Eric Raymond on cognitive stress and knowledge work

A Taxonomy of Cognitive Stress: I have. A Taxonomy of Cognitive Stress: I have been thinking about UI design lately. With some help from my friend Rob Landley, I’ve come up with a classification schema for the levels at which users are willing to invest effort to build competence. The base assumption is that for any … [Armed and Dangerous]

Somehow, I missed this when it first appeared in May from Eric Raymond. I find his RSS feed erratic at best. It shows up at a good time, however, as I’m thinking through the implications of shifting focus to knowledge workers instead of knowledge management. Raymond is focused on user interfaces, but I think his perspective can be generalized to the challenges of doing and coaching knowledge work.

Research on how designers work

How designers work. I haven’t looked at lots of dissertations, but this one is a beaut. It’s Henrik Gedenryd’s How designers work: Making sense of authentic cognitive activities. Here’s the abstract: In recent years, the growing scientific interest in design has led to great advances in our knowledge of authentic design processes. However,… [IDblog]

More from the abstract

At the same time, there is a growing movement of research on authentic cognitive activities, which has among other things documented the central roles of action and the physical environment in these activities, something that existing cognitive theories have overlooked and cannot properly account for. This creates an explanatory gap analogous to the one found in design.

This is definitely something for the short term reading list.

Murphy’s Law and Design


James Vornov has been posting some interesting reflections on Murphy’s Law over on his weblog, on deciding…better , recently. Here’s where he started.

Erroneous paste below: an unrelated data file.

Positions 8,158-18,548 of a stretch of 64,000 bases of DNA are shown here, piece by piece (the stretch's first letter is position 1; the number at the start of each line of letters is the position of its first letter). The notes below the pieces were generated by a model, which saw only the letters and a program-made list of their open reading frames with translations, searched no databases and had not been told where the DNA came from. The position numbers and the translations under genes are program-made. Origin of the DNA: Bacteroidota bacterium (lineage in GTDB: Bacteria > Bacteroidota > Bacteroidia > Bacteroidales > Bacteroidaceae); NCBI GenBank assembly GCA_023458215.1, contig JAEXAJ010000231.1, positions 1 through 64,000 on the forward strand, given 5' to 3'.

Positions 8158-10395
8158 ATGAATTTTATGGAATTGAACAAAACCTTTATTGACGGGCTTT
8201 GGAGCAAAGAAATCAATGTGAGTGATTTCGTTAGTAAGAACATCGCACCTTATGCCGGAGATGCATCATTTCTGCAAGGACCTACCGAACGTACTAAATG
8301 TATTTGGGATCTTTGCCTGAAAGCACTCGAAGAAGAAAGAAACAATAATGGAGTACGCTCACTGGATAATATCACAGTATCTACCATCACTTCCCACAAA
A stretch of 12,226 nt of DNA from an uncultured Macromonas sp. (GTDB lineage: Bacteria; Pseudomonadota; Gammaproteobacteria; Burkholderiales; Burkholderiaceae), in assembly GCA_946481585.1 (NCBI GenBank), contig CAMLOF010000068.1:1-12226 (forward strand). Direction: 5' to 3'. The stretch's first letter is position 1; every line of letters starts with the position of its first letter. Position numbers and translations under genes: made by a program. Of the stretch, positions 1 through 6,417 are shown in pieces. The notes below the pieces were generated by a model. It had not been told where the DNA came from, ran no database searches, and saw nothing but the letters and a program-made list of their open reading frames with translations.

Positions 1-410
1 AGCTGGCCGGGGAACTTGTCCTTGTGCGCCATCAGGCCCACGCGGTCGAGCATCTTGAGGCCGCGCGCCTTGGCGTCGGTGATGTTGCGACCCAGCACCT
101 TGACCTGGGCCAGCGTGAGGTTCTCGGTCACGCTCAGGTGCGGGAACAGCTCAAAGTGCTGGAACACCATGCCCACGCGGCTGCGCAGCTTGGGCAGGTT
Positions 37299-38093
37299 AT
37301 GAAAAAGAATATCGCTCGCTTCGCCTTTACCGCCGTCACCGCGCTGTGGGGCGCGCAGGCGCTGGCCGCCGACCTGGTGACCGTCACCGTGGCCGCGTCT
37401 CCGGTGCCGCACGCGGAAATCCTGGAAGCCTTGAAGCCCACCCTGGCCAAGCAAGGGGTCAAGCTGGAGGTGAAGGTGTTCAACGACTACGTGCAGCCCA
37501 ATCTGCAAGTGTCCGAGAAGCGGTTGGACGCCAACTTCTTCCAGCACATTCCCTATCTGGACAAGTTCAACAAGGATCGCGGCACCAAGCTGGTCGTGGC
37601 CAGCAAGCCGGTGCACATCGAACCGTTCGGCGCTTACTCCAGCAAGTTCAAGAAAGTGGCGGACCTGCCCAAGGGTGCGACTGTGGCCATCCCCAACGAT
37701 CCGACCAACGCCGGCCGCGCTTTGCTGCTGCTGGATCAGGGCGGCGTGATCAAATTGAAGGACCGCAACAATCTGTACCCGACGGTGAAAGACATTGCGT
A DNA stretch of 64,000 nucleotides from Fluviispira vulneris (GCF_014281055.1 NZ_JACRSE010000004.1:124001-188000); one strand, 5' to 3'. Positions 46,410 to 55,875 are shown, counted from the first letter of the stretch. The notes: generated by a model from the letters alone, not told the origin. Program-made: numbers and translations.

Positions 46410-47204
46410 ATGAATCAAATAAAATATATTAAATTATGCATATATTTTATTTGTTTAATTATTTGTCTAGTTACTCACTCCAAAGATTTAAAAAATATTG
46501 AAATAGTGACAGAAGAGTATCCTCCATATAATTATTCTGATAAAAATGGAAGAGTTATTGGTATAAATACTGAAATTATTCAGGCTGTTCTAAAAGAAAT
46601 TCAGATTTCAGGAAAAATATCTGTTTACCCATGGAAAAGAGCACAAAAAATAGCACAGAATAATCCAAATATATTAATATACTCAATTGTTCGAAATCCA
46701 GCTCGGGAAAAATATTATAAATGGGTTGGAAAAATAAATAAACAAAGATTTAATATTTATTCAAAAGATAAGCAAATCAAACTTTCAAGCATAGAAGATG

Murphy’s Law Was Invented Here: It was named after Capt. Edward A. Murphy, an engineer working on Air Force Project MX981, (a project) designed to see how much sudden deceleration a person can stand in a crash. One day, after finding that a transducer was wired wrong, he cursed the technician responsible and said, “If there is any way to do it wrong, he’ll find it.”

  The Origin of Murphy’s Law: The traditional version of Murphy’s Law (“anything that can go wrong, will”) is actually “Finagle’s Law of Dynamic Negatives.” Finagle’s Law was popularized by science fiction author Larry Niven in several stories depicting a frontier culture of asteroid miners; this “Belter” culture professed a religion and/or running joke involving the worship of the dread god Finagle and his mad prophet Murphy. Since then, the relentless truth inherent in Murphy’s Law has become a persistent thorn in the side of humanity.
  Sod’s Law? While I admit that the name of Murphy’s laws is a pleasant one as is the story of how it came to light, but the original name for ‘if anything can go wrong it will’ was sod’s law because it would happen to any poor sod who needed such a catastrophic event the least.

What I find really interesting is this: